The Kiln Client and Tools (download this by clicking your avatar on the top-right of the UI, and then click “Kiln Client and Tools”) comes bundled with preconfigured version of TortoiseHg with some extensions to Mercurial, optimized to work with Kiln. We strongly recommend you use this version.

There is actually a pretty decent quick start guide for TortoiseHg here:

http://tortoisehg.bitbucket.org/manual/0.9/explorer.html

…as well as Joel’s generic Hg tutorial, hginit.com.

In general, there are two ways to interact with TortoiseHg. The first way is through its Explorer integration. When Tortoise is installed, it also installs a bunch of special hooks into Windows Explorer that allow it to display useful information about your repository. The details are described in the link above, but as an overview it shows:

  1. Overlays on the icons for files/folders inside a repository (shows you the state of those files and folders)
  2. New options in the Windows context menu (the one you get by right clicking on something in Explorer) to give you Mercurial controls. When you right-click inside a repository, you get access to the most commonly used commands.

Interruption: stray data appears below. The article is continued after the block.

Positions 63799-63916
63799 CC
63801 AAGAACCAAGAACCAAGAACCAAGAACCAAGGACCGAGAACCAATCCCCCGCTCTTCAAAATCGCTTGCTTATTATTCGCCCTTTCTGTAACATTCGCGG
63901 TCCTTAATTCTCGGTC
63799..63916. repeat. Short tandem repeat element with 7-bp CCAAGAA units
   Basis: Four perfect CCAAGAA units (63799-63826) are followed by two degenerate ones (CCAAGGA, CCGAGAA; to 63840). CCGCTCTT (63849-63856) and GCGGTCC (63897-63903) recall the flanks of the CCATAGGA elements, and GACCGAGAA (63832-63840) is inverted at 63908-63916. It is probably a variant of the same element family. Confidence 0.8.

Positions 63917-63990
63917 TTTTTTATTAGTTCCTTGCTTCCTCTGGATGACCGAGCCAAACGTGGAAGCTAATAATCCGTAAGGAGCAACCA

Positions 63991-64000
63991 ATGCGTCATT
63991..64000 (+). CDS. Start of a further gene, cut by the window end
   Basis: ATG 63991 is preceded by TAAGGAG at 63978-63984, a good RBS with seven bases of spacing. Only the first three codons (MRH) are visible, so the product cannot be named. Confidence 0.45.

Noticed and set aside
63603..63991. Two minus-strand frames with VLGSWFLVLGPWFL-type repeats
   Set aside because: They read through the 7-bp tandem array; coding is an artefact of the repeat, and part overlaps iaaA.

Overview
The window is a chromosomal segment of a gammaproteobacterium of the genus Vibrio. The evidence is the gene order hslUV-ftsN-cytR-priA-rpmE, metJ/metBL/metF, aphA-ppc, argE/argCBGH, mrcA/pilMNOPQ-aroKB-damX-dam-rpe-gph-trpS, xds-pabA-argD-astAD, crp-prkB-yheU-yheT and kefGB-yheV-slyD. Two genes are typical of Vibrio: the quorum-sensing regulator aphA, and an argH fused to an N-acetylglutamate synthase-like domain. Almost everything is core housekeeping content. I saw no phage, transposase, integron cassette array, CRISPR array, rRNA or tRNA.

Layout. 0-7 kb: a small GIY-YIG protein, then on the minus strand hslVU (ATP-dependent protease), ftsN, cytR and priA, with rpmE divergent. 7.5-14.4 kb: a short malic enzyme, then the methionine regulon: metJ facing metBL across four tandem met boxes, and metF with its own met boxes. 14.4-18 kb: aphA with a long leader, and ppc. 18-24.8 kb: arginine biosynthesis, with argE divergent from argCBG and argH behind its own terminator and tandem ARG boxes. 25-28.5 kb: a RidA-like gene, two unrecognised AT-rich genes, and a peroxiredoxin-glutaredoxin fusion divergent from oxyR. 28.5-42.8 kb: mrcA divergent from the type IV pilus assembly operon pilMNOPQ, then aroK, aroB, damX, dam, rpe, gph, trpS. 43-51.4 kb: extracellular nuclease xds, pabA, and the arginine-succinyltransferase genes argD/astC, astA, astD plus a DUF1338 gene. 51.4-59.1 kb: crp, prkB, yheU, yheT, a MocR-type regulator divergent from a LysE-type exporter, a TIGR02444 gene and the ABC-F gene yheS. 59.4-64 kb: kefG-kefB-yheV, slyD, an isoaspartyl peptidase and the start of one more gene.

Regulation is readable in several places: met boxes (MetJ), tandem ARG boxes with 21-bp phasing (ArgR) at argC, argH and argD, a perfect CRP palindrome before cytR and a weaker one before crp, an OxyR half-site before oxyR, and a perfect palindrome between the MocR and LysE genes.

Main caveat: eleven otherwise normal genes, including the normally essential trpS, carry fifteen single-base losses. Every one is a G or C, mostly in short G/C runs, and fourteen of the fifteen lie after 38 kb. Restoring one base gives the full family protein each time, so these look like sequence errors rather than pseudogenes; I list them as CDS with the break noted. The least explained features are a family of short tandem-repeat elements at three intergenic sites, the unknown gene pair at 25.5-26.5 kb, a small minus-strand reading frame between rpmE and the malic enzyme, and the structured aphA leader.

In addition, you can interact with TortoiseHg through the command line. Most people familiar with Mercurial are used to typing commands like:

hg commit -m "Fixing mixed line endings that were causing diffs to look crazy"

Tortoise provides a GUI for nearly every Mercurial command. It can be accessed by replacing hg with thg. To get the GUI for the commit command in the previous example, you would type:

thg commit

The GUI gives you a place to enter a commit message, and a bunch of other useful controls (this is the GUI I use most frequently). The GUI that is least useful, for me, is the one the deals with push/pull/update. I simply find it easier to use the command line interface for these commands.

I would recommend trying them all out to find out which ones are most useful for you. For a day, simply replace your hg commands with thg. This should help you figure out which interfaces actually help you the most.